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Unformatted text preview: WHERE DO IMMUNE PROCESSES HAPPEN?
April Apperson, UCSD SOM OESS 1˚ lymphoid organs are the sites of leukocyte development.
a) B-cells and all other WBC – DC, monocytes, neutrophils,
eosinophils, NK cells – develop in the bone marrow.
b) T-cells develop and are educated in the thymus.
Connective tissue beneath body surfaces (skin or mucosal
epithelia) is a common site of infection.
•Loose connective tissue contains capillaries, macrophages,
dendritic cells (DC) and mast cells and lymphatics.
•Infected tissue is the site of the innate response and where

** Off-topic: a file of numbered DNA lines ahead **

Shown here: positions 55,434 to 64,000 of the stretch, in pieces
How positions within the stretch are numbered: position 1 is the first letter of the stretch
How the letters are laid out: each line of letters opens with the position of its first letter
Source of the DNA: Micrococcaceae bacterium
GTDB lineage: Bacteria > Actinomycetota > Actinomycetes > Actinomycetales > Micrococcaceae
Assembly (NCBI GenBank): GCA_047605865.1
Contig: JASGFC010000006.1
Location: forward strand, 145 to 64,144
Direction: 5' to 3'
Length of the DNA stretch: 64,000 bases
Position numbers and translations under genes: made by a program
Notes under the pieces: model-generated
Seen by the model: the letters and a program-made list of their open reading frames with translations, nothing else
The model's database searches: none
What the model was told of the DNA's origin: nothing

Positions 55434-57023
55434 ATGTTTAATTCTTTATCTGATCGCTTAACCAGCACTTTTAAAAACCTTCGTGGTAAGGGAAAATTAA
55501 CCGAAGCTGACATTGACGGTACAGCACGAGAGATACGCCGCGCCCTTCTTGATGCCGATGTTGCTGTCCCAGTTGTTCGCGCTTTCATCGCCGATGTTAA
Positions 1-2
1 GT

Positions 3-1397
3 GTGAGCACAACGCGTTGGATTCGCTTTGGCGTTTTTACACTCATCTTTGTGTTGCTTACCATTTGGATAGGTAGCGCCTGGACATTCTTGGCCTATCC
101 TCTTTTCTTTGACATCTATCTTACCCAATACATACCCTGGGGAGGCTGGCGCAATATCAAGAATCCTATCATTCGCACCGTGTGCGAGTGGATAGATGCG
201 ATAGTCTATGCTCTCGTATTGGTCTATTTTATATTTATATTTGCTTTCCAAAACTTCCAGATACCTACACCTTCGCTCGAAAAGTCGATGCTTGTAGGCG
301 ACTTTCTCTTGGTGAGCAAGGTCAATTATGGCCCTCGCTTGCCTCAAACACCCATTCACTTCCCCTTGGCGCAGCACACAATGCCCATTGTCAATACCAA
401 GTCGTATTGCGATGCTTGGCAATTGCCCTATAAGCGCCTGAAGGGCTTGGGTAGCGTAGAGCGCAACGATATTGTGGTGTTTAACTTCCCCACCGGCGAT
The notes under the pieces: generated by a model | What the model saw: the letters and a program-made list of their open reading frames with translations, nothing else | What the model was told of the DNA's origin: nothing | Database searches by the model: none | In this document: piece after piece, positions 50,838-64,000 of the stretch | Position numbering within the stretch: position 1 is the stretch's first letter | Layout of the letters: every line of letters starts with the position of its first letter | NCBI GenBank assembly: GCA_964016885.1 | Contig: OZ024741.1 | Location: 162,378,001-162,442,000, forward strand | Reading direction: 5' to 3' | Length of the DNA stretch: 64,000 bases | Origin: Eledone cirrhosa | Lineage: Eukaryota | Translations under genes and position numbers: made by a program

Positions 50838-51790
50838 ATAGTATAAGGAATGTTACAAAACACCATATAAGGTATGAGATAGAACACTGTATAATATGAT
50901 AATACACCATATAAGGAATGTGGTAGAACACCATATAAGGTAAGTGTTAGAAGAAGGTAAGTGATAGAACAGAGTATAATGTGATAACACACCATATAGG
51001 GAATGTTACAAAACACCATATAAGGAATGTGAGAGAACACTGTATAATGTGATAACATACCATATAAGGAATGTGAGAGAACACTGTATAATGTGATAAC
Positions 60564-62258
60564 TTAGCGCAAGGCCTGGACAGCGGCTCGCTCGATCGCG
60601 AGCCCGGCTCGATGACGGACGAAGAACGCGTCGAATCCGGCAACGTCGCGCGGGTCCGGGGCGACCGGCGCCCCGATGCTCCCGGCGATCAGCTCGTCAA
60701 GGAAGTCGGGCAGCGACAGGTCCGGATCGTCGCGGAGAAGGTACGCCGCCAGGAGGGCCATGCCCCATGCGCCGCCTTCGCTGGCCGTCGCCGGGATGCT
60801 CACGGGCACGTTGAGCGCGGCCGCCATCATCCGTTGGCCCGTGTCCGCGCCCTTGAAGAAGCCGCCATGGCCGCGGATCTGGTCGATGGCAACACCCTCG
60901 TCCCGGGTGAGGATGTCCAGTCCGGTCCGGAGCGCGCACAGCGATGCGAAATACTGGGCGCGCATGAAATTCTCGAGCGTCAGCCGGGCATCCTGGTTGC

effector T-cells and secreted antibodies act. 2˚ lymphoid tissues are sites in which naïve T-cells and B-cells
are maintained and respond to antigen through clonal
expansion, generating effector and memory lymphocytes.
a) Lymph nodes – most common site of adaptive immune
responses, and respond to pathogens that are infecting
connective tissue beneath skin, mucosa or within organs. b) White pulp of the spleen – responds to pathogens in blood
c) Lymphoid nodules of MALT (Peyer’s patches) – respond to ingested pathogens
April Apperson, M.S., UCSD SOM OESS 5/6/11 Lymph node worksheet – useful for identifying structures and regions within node and drawing out:
•recirculation paths for T-cells and B-cells
•antigen delivery and clonal expansion of T-cells and B-cells April Apperson, M.S., UCSD SOM OESS 5/6/11 ...
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- Spring '11